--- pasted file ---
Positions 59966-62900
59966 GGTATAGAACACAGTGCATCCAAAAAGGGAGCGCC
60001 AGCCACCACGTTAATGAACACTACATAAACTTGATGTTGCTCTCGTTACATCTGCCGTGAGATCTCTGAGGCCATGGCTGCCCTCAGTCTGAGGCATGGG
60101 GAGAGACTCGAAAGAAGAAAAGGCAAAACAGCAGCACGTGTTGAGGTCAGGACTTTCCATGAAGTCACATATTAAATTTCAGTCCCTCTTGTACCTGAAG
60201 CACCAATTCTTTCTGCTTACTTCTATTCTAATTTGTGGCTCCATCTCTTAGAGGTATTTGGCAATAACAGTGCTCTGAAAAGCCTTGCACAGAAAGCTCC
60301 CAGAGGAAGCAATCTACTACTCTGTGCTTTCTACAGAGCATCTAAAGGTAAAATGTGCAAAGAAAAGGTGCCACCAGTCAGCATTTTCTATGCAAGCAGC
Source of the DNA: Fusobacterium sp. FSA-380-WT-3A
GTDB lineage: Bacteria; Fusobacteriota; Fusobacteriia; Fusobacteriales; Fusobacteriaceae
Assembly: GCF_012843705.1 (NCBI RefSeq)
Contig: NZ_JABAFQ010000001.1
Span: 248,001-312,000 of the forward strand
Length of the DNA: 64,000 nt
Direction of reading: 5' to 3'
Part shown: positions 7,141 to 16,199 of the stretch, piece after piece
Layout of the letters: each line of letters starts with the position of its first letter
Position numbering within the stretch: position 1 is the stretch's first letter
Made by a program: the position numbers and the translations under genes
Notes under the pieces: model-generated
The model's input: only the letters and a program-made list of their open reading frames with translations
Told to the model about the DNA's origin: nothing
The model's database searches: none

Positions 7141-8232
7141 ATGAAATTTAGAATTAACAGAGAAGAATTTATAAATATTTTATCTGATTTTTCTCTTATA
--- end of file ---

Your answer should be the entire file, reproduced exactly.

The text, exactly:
Positions 59966-62900
59966 GGTATAGAACACAGTGCATCCAAAAAGGGAGCGCC
60001 AGCCACCACGTTAATGAACACTACATAAACTTGATGTTGCTCTCGTTACATCTGCCGTGAGATCTCTGAGGCCATGGCTGCCCTCAGTCTGAGGCATGGG
60101 GAGAGACTCGAAAGAAGAAAAGGCAAAACAGCAGCACGTGTTGAGGTCAGGACTTTCCATGAAGTCACATATTAAATTTCAGTCCCTCTTGTACCTGAAG
60201 CACCAATTCTTTCTGCTTACTTCTATTCTAATTTGTGGCTCCATCTCTTAGAGGTATTTGGCAATAACAGTGCTCTGAAAAGCCTTGCACAGAAAGCTCC
60301 CAGAGGAAGCAATCTACTACTCTGTGCTTTCTACAGAGCATCTAAAGGTAAAATGTGCAAAGAAAAGGTGCCACCAGTCAGCATTTTCTATGCAAGCAGC
Source of the DNA: Fusobacterium sp. FSA-380-WT-3A
GTDB lineage: Bacteria; Fusobacteriota; Fusobacteriia; Fusobacteriales; Fusobacteriaceae
Assembly: GCF_012843705.1 (NCBI RefSeq)
Contig: NZ_JABAFQ010000001.1
Span: 248,001-312,000 of the forward strand
Length of the DNA: 64,000 nt
Direction of reading: 5' to 3'
Part shown: positions 7,141 to 16,199 of the stretch, piece after piece
Layout of the letters: each line of letters starts with the position of its first letter
Position numbering within the stretch: position 1 is the stretch's first letter
Made by a program: the position numbers and the translations under genes
Notes under the pieces: model-generated
The model's input: only the letters and a program-made list of their open reading frames with translations
Told to the model about the DNA's origin: nothing
The model's database searches: none

Positions 7141-8232
7141 ATGAAATTTAGAATTAACAGAGAAGAATTTATAAATATTTTATCTGATTTTTCTCTTATA